Thursday, May 23, 2013

Book Review: The Back of the Napkin by Dan Roam

When I was in business school, one of the best courses I took was taught by a statistics professor, Dr. Elizabeth Murff, on how to present quantitative information effectively in visual formats.  Every class brought new, applicable knowledge and understanding as to how best to get my data-supported point across.  Dr. Murff was especially good at finding real world examples to illuminate her points, such as when she showed us the data on the Challenger explosion, how NASA should have known not to launch, and how the data could have been presented better to make that fact abundantly clear.

Dan Roam's The Back of the Napkin is along the same lines as Dr. Murff's eye-opening class, but with an even broader scope.  Rather than just showing quantitative data, Mr. Roam presents a method that can be used to present pretty much anything visually in a convincing way that assists with problem-solving. I'm sure you've heard the saying "a picture is worth a thousand words."  Well, Mr. Roam has a different take on the phrase: "These pictures serve as launching platforms from which ideas can grow, which is the whole point of problem solving.  We don't show an insight-inspiring picture because it saves a thousand words; we show it because it elicits the thousand words that make the greatest difference."  These pictures should start a conversation that will result in finding solutions.

I appreciate that he starts out with the "why" to present information visually, instead of jumping straight to the "how".  Visual presentation is effective for several reasons, he says, recounting a specific experience he'd had:
"First, simply by drawing it, I had clarified in my own mind a previously vague idea.  Second, I was able to create the picture almost instantly, without the need to rely on any technology other than paper and pen.  Third, I was able to share the picture with my audiences in an open way that invited comments and inspired discussion.  Finally, speaking directly from the picture meant I could focus on any topic without having to rely on notes, bullet points, or a written script.
"The lesson for me was clear.  We can use the simplicity and immediacy of pictures to discover and clarify our own ideas, and use those same pictures to clarify our ideas for other people, helping them discover something new for themselves along the way."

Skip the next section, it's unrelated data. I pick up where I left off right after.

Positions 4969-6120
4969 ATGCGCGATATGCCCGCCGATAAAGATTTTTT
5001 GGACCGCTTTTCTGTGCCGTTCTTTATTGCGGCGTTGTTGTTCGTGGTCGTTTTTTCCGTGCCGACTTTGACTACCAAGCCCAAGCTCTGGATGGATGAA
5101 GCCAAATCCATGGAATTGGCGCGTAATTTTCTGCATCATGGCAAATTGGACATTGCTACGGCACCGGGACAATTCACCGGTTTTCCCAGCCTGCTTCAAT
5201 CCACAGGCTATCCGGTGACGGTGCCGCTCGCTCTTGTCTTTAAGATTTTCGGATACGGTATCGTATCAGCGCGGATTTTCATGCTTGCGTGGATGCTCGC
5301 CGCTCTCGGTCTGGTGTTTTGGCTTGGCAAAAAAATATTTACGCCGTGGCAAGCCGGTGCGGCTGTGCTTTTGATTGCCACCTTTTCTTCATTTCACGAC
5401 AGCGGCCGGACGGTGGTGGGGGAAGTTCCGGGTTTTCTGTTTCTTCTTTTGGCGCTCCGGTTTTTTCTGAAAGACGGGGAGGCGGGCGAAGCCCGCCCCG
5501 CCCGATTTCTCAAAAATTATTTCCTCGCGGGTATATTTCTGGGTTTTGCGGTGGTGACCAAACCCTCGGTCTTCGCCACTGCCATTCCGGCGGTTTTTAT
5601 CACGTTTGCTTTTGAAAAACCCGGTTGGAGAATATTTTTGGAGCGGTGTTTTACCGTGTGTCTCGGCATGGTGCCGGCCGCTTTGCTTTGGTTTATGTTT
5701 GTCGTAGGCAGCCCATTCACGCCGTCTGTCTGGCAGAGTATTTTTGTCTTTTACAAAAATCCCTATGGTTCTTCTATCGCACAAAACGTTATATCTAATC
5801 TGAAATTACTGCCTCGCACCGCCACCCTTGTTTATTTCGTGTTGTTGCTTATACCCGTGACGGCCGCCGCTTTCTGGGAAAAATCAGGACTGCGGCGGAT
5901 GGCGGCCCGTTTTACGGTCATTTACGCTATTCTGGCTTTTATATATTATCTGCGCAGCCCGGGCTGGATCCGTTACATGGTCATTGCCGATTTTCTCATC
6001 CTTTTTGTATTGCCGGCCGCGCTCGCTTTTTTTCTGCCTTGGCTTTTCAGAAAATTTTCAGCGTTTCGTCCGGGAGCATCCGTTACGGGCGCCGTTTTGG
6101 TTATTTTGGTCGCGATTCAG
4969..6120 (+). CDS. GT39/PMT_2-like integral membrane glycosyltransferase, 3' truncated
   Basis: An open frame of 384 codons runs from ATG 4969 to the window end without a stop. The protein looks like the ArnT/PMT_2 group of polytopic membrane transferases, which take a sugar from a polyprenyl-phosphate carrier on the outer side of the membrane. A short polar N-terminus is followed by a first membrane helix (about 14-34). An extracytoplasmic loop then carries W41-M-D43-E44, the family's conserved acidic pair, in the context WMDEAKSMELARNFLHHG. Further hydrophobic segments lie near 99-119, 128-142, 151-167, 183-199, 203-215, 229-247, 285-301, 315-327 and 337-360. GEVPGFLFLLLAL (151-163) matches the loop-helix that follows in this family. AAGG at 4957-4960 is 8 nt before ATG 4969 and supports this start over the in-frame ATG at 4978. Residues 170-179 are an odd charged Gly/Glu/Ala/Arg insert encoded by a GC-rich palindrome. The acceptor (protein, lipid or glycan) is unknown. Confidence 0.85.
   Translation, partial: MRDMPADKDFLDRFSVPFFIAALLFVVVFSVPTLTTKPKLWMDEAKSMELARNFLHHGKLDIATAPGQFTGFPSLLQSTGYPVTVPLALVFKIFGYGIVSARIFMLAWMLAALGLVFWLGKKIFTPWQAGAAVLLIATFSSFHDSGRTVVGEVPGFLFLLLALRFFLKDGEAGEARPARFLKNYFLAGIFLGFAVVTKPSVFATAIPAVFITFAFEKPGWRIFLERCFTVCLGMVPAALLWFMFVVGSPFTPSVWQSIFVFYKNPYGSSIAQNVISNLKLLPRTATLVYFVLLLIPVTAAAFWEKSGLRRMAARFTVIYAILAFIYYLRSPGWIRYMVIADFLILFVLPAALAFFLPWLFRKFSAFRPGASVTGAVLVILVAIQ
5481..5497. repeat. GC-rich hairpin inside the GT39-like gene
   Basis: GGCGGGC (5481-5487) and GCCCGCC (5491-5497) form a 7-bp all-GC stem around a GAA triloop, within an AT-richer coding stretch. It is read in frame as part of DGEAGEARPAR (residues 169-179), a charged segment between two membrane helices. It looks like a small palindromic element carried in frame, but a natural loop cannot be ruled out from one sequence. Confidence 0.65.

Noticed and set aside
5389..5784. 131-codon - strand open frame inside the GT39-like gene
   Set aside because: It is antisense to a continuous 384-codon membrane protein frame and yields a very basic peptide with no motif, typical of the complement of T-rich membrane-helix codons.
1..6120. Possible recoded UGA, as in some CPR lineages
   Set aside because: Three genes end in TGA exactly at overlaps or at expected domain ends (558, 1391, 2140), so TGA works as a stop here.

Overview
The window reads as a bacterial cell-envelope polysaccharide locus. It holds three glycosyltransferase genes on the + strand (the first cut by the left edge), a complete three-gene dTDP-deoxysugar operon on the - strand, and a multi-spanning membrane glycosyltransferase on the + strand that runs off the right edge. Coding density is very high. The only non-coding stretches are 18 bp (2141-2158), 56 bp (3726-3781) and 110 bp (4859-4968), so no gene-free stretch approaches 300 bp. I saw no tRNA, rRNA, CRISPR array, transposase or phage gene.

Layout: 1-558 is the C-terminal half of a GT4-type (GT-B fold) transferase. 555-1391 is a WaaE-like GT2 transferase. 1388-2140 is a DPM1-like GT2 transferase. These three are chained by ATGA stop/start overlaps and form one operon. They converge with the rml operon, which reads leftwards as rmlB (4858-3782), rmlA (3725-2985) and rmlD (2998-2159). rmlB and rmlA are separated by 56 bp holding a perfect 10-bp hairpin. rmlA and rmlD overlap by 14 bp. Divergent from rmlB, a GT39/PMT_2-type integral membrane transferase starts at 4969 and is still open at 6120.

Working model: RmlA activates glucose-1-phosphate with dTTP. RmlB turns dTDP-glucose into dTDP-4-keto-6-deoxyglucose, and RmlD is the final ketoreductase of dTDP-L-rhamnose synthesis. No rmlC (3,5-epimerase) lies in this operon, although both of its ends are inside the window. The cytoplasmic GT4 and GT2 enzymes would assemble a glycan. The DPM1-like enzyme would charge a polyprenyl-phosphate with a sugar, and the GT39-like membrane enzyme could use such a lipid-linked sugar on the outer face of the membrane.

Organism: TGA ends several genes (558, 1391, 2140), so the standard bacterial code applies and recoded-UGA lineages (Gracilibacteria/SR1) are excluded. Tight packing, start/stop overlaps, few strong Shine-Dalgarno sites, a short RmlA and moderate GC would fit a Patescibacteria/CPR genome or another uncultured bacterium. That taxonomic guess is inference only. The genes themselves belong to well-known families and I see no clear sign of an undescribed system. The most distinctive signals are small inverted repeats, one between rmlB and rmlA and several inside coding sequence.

Mr. Roam describes the process of visual thinking in four steps: 1) look, 2) see, 3) imagine, and 4) show.  He then breaks it down further by explaining how each step brings us closer to an understanding of the topic being presented and how to most effectively utilize the brain's natural processes in communicating the necessary information.  

Of course, in keeping with this thesis, he presents a great deal of the information in this book visually and uses multiple concrete examples to walk the reader through the process of developing effective pictures.  Even complicated issues can be approached with this method, without the worry of over-simplification. "The real goal of visual thinking is to make the complex understandable by making it visible--not by making it simple."

Ultimately, he codifies all the different ways to present information into a single chart: The Visual Thinking Codex.  The Visual Thinking Codex is a framework that will get the reader started on drawing any problem that needs to be solved.  A few simple questions will guide you to the right type of picture and then show you options on how to proceed.  

(I had to smile when I read the sidebar entitled "The Great Pie Chart Fight," outlining the ongoing debate about whether or not pie charts are effective for conveying data.  Mr. Roam comes down on the side of those who think they have their place.  Dr. Murff is one of those who eschewed pie charts in favor of other, more easily discernible forms of data presentation.  Different strokes, I guess!)

And don't worry if you "can't draw"; Mr. Roam insists that these simple pictures are within anyone's abilities.  Besides, he assures the reader, "the spontaneity and roughness of hand-drawn pictures make them less intimidating and more inviting--and nothing makes an image (even a complex image) clearer than seeing it drawn out step-by-step."

In this short book, Mr. Roam teaches a new and powerful approach to both communication and problem-solving, well worth your time to look it over and try it out.

The Back of the Napkin: Solving Problems and Selling Ideas with Pictures
by Dan Roam
ISBN: 9781591841999
Buy it from Amazon here: (hardcover, paperbackebook)
Find it at a local independent bookseller.
Look it up on Goodreads.
Check it out at your local library (find the nearest one here).

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